Hello, everyone. I hope you all have been well. I am writing to you on a hot day in Adelaide. We have been still living in an uncertain time while the borders are reopening in South Australia. November was a busy month for me again and equally I experienced emotional ups and downs. In this newsletter, I would like to mention what the pandemic may mean to our bodies and update some upcoming new events in 2022!
Pandemic and the Body
I am becoming more aware that the last one year has been super tough in many aspects. One of my ‘missions’ in Adelaide is to advocate dance movement therapy (DMT) that I practice, which is a creative body-based psychotherapy. The advocacy of DMT has felt very challenging to me in many ways. In my personal therapy, I have been exploring with my art psychotherapist what this ‘uncommonness’ or possible ‘avoidance’ of the body-based approach may mean to people. In the global pandemic, we collectively grow a fear towards the body in general and are facing collective trauma in our bodies. As the result of experiencing trauma, we are going through unexpected losses such as a sense of safety, jobs, connections with loved ones, travelling opportunities, and so forth (Pennock, 2020). These losses are stored in our bodies (Rothschild, 2010).
The last two years, we were made so bodily aware – no more human touch or contact is easily allowed. We know that viruses can/have come into the body. The body consciously has become a scary place for all of us through this pandemic. In this context, the body work may be put aside temporarily by the majority and likewise DMT may not be well received, either. Yet, we do need more bodily connections with our own bodies. A sense of grounding can be fostered by bringing consciousness to the body (Meekum, 2002). A sense of safety comes from bodily awareness. In 2022, could we have a bit more space to allow our bodies to feel more connected with our own? I do hope so!
Presentation at Mayo House
A few weeks ago, I was invited to speak about ‘dance movement therapy for mothers and babies’ at a conf
erence organised by Helen Mayo House, a hospital that supports mothers and infants’ wellbeing. There were about 150 female clinicians – psychiatrists, psychologists, social workers and other health allied professionals. I put up my stall and hung my body map too. In the middle of the long talks with specific themes, getting up and moving the bodies was a good idea. I enjoyed facilitating a small movement experiential for the audience along with my presentation. On the other hand, it felt to me what I had brought to the venue seemed to be alien to some clinicians. I just think planting a DMT seed was just good enough on this occasion.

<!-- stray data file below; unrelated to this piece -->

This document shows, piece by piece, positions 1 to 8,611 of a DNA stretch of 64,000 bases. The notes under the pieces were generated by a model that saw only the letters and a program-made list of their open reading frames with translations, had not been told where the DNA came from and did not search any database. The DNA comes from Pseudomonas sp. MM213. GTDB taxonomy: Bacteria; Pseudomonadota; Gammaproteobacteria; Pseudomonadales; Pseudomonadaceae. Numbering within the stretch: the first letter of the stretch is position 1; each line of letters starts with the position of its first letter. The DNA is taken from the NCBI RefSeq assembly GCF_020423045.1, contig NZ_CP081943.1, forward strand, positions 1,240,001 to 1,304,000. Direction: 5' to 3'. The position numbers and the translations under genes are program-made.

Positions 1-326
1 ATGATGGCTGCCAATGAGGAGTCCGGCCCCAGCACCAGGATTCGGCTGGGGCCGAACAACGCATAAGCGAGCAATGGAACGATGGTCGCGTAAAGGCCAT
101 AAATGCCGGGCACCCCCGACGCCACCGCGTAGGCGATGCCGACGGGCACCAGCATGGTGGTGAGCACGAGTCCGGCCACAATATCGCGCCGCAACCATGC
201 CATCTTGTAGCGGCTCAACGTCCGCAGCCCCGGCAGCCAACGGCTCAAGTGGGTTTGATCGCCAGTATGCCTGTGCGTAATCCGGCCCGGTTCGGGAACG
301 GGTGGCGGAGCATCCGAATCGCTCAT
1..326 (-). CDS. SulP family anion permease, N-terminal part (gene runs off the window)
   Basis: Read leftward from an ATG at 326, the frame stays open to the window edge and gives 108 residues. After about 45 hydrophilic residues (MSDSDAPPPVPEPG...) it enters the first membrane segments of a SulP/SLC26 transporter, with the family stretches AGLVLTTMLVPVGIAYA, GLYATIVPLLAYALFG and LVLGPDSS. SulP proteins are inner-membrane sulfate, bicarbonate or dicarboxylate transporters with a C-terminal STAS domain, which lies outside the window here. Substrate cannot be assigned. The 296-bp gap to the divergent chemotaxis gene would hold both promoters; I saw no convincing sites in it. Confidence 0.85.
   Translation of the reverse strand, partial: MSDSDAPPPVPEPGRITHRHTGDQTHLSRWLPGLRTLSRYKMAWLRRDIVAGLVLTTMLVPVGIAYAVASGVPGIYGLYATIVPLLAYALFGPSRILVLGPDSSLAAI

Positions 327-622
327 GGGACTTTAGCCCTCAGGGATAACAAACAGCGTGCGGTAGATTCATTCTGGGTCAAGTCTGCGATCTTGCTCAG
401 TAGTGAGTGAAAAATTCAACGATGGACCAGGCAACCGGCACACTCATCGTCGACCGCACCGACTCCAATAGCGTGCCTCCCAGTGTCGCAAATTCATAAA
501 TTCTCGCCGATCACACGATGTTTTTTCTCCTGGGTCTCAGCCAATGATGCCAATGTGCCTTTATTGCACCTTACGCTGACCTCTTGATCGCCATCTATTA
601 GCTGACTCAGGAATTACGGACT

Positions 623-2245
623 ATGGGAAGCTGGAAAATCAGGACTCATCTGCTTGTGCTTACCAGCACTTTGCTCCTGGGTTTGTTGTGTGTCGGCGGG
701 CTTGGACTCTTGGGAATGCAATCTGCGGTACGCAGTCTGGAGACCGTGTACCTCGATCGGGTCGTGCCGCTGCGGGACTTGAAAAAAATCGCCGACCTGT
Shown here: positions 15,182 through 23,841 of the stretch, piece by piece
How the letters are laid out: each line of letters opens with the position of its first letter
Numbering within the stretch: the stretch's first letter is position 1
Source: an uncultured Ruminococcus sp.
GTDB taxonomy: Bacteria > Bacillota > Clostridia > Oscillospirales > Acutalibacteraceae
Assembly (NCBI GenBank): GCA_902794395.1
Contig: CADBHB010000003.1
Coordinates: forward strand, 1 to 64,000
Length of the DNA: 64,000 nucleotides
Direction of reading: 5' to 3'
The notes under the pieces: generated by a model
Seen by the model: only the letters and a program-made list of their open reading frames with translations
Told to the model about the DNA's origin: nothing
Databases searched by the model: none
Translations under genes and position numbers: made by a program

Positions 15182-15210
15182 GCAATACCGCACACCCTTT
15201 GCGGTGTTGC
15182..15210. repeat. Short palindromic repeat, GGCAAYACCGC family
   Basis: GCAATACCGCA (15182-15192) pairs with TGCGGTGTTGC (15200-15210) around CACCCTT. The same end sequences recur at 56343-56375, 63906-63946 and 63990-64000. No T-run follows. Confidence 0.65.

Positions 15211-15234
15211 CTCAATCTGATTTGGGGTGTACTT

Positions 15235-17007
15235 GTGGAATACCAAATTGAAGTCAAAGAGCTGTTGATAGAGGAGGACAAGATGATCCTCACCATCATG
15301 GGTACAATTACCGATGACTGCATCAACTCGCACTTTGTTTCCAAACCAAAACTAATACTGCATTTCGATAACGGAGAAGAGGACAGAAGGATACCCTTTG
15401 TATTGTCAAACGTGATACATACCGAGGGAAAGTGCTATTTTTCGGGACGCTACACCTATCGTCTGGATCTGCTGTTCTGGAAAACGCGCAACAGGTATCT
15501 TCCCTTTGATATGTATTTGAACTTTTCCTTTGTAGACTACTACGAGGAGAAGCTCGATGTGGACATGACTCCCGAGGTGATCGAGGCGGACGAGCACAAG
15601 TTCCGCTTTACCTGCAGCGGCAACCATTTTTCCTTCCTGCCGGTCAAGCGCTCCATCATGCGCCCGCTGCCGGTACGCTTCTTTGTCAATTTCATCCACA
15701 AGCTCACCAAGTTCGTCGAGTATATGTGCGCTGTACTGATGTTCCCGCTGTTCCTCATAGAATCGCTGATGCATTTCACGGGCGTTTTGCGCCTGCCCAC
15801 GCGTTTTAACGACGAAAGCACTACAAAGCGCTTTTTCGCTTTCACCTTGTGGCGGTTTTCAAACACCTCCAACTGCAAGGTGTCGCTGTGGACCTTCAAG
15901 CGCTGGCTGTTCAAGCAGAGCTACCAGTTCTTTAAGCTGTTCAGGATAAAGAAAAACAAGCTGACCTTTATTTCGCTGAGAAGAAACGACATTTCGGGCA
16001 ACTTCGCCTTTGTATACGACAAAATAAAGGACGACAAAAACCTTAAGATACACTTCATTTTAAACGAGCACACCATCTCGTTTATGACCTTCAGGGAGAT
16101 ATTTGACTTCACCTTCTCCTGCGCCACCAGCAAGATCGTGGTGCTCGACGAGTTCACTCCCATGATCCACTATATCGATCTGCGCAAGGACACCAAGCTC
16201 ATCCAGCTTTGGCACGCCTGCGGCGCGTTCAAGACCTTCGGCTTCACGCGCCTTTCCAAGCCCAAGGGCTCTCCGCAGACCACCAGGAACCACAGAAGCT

DTAA AGM and Awards
Lastly, small, good news. Unexpectedly, at the AGM of Dance Movement Therapy Association of Australasia, I was awarded twice – Service Award and Leadership Award! As a convenor of the Workplace Development Committee, the DTAA Board and I worked so hard to compile a mammoth document submitted to the NDIS (National Disability Insurance Scheme) Safeguard Commission to ask for recognition of our profession by the NDIS. If approved, dance movement therapists will have more work opportunities and more people will be able to access our approach easily. The compilation work was like a full-time job. But we did it. I was so glad to be acknowledged for my contribution to the association!
Upcoming Events – 2021 & 2022
Here is the information on the upcoming events in 2022. Hope some of you may be able to make it next year!
Move & Connect
Our last monthly moving space will take place on 9th December 2021 from 7 pm till 8 pm at Room 7, Mitcham Community Centre. Please join me and dance the end of 2021.
Body Mapping – New Season 2022
My colleague, Vanessa Daughtry and I would like to invite you for new body mapping seasons 2022. More details are here.
Peer Supervision 2022
Peer Supervision will continue in 2022. All allied health practitioners are welcome to be part of this space. The first one of 2022 will take place on 16th January from 3 to 4:30pm (Sydney Time). Please register your interest.
Thank you for reading my newsletter. Hope you all are continuing to stay safe.
Meekum, B (2002). Dance Movement Therapy. A Creative Psychotherapeutic Approach.
Pennock, E(2020). The Collective Trauma of A Pandemic. Viewed The Collective Trauma of a Pandemic | Reformed Theological Seminary (rts.edu)
Rothschild, B (2010). The Body Remembers. The Psychophysiology of Trauma and Trauma
Treatment. Norton Professional Books.